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Budget: 'We've not slid backwards, other than on pensions'

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Will the status quo — another state budget cycle without new taxes or an increase in current levies — be good enough for the Republican majority in a gubernatorial election year?

Maybe. Maybe not.

As of press deadline Tuesday, Gov. Tom Corbett had not made a decision about the $29.1 billion no-tax budget passed by the GOP majority for the 2014-15 fiscal year. He has until the end of the day Friday to sign the budget, let it become law without action or veto all or parts of the spending plan.

Prior to the summer recess, the governor urged Republican leadership to bring him a pension reform bill that would overhaul the commonwealth's defined-benefit retirement system in favor of a hybrid model that incorporates a 401(k)-style plan. Republican lawmakers remain divided over the bill of choice and have opted to take up a pension vote in the fall.

“We've not slid backwards, other than on pensions,” said Gene Barr, president and CEO of the Pennsylvania Chamber of Business and Industry, the state's largest broad-based business advocacy association.

The state is contributing about $1.7 billion to cover its pension obligations this year, according to the Senate Appropriations Committee. That is up about $275 million from 2013-14 — about $150 million more in the line item for the Public School Employees' Retirement System, or PSERS.

There is an additional one-time tobacco settlement fund transfer of $225 million to PSERS, bringing the total increase in payments to about $500 million over last year.

The clear positives of this budget are no new taxes — that includes a severance tax on natural-gas drilling that Democrats wanted — and the continued phase-out of the capital stock and franchise tax, Barr said.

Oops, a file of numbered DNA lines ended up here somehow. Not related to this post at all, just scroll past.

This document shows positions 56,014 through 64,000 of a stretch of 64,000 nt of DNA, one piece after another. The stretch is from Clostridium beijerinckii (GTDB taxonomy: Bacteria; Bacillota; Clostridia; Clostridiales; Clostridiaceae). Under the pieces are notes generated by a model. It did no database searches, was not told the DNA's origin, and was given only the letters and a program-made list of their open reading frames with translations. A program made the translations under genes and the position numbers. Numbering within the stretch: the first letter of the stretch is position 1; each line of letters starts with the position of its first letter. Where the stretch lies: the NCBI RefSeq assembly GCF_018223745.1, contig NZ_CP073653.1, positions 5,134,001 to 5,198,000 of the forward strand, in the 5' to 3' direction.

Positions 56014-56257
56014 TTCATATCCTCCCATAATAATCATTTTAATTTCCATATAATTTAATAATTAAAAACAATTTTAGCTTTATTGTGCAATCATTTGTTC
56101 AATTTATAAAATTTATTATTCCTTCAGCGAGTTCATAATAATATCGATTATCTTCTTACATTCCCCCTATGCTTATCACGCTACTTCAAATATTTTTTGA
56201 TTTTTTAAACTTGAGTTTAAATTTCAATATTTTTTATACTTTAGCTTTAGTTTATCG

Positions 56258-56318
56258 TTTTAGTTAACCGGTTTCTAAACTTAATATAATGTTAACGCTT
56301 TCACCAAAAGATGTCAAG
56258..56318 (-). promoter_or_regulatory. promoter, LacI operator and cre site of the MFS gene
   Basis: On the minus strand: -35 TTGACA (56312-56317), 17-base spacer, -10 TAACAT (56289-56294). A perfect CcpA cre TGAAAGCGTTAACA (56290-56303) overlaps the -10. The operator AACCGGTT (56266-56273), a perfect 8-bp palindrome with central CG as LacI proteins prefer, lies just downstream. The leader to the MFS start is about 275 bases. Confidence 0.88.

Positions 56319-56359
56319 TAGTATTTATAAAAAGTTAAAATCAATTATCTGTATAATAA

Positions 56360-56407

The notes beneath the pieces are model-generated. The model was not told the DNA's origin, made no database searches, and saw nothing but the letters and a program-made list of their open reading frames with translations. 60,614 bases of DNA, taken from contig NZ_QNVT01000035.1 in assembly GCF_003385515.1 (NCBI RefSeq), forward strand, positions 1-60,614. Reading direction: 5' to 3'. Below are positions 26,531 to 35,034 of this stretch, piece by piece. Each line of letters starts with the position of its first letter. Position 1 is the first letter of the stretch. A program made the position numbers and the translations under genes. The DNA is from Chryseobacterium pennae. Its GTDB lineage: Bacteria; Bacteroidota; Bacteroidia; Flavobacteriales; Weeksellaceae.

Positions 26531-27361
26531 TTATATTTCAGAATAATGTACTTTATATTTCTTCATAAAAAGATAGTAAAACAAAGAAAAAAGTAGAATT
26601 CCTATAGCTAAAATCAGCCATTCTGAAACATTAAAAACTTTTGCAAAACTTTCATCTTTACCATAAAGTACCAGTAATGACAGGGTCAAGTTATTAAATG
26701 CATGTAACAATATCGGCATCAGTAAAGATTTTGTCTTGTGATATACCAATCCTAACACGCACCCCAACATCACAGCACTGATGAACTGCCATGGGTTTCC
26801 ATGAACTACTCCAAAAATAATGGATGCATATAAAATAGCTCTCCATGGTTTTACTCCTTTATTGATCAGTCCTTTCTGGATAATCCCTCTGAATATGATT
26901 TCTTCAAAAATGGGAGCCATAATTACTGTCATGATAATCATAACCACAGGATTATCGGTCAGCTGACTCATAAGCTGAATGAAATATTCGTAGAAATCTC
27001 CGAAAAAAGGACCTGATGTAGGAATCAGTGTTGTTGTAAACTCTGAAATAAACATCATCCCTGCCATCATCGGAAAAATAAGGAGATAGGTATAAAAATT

The latter, which businesses pay on assets, is slated to be eliminated in 2016.

The lack of greater consumer choice over liquor joined pensions on the list of disappointments for the business community this budget cycle.

Here are some of the business highlights:

• Spending: The $29.1 billion spending figure is more than $500 million, or about 1.8 percent, higher than what was available for 2013-14, according to the Senate Appropriations Committee. And it's about $320 million less than the governor's original budget proposal.

• Taxes: The net operating loss cap is slated to increase to $5 million, or 30 percent of taxable income, in 2015. No changes to corporate net income tax rate.

• Fracking: In his budget proposal, Corbett included a revenue line item of $75 million for “non-surface impact leasing” of state parks and forests for natural-gas extraction. The final budget calls for $95 million in revenue.

• Economic development: The Department of Community and Economic Development budget was cut by nearly $32 million. The marketing to attract businesses line item was cut to $2 million from $3.4 million last year. Pennsylvania First, a job-creation grant program, was slashed by nearly half, to $20 million from $37.8 million.

• Construction: The moratorium on the state's so-called PlanCon program, which reimburses school districts for construction projects, is lifted under this budget. Funding was also increased by $10 million.

Jason Scott

Jason Scott

Jason Scott covers state government, real estate and construction, media and marketing, and Dauphin County. Have a tip or question for him? Email him at jasons@cpbj.com. Follow him on Twitter, @JScottJournal. Circle Jason Scott on .

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